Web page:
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post #11 of 21 (permalink) Old 05-26-2004, 03:49 AM
 
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Quote:
Originally Posted by sniperfrommars1
I assume most of you have had something happen or are just being anal?
It's mostly that I'm pretty sure (after checking with my biochemist girlfriend) that eyes don't grow back, and that a goodly sized shard of metal, plastic or a big wood splinter will do enough damage to make one of them utterly useless. Wood dust in your eye can lead to very unpleasant infections - even if it's unlikely I think it's ridiculous to take the risk.

It's not like goggles are uncomfortable or expensive. I can't see why anyone would not think it a good idea to wear them. I find dust masks rather uncomfortable, so in general I use extraction instead, but if I'm working on anything with any chance of bits flying off then I have long sleeves, riggers gloves, goggles and a mask. I have absolutely no desire to lose chunks of flesh.

At the very least you should be wearing goggles and gloves; if you slip with the dremel most of the attachments will get right down to bone in a fraction of a second. One of the PC forums I visit had a thread a few months ago about "modding injuries". Trust me, you don't want to use a Dremel without gloves.
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post #12 of 21 (permalink) Old 05-26-2004, 04:32 AM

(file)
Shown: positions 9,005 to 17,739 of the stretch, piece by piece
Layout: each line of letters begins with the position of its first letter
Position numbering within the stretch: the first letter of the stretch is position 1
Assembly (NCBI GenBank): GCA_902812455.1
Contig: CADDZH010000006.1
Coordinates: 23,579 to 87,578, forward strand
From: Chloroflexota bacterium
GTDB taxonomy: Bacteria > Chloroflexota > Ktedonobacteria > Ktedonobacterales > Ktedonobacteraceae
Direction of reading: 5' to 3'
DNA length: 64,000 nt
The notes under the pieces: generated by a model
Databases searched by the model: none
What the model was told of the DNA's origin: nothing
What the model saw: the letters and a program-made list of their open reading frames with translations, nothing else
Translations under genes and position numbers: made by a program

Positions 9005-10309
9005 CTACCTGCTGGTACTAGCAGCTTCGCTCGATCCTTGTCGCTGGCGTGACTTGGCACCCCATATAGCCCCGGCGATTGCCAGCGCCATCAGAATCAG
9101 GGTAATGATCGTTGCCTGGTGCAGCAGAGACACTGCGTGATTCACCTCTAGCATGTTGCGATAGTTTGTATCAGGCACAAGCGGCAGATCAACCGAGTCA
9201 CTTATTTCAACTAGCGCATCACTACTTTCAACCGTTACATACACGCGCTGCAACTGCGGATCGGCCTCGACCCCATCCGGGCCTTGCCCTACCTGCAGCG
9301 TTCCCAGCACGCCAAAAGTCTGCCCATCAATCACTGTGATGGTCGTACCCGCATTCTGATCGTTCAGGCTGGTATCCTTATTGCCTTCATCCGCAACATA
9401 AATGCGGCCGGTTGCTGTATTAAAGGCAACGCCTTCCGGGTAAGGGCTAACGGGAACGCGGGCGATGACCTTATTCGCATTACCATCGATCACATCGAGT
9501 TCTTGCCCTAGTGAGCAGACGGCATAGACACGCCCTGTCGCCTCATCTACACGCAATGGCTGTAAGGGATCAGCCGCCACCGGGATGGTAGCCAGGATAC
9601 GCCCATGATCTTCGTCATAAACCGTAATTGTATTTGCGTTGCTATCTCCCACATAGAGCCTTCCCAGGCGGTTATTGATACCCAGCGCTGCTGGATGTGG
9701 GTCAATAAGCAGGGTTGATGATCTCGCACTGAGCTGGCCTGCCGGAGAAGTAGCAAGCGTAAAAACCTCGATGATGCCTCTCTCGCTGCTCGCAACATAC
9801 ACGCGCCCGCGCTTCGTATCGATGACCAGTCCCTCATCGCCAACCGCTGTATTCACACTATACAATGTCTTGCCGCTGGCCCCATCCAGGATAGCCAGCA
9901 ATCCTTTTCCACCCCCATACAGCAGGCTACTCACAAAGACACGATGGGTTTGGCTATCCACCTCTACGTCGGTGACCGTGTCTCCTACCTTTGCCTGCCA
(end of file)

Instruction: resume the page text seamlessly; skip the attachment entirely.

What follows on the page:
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Your girlfriend is right - you only get one set of eyes.

Even if you are cutting wood the attachments on a dremel can shatter. Being off axis of rotation isn't protection either - these things can come off with one hell of a speed behind them and ricochet.
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post #13 of 21 (permalink) Old 05-26-2004, 05:14 AM
 
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Quote:
Originally Posted by Algiman
Your girlfriend is right - you only get one set of eyes.
It'd be pretty embarrassing if she was wrong; she teaches medical students at degree and postgrad level!
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post #14 of 21 (permalink) Old 05-31-2004, 12:18 AM
 
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Me, I'm just anal about goggles, earplugs, etc. Why take the chance?
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post #15 of 21 (permalink) Old 06-01-2004, 03:36 AM
 
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Quote:
Originally Posted by CrossingStar
Me, I'm just anal about goggles, earplugs, etc. Why take the chance?
Exactly. They're not particularly inconvenient, and good ones aren't expensive or uncomfortable. Especially not compared to surgery.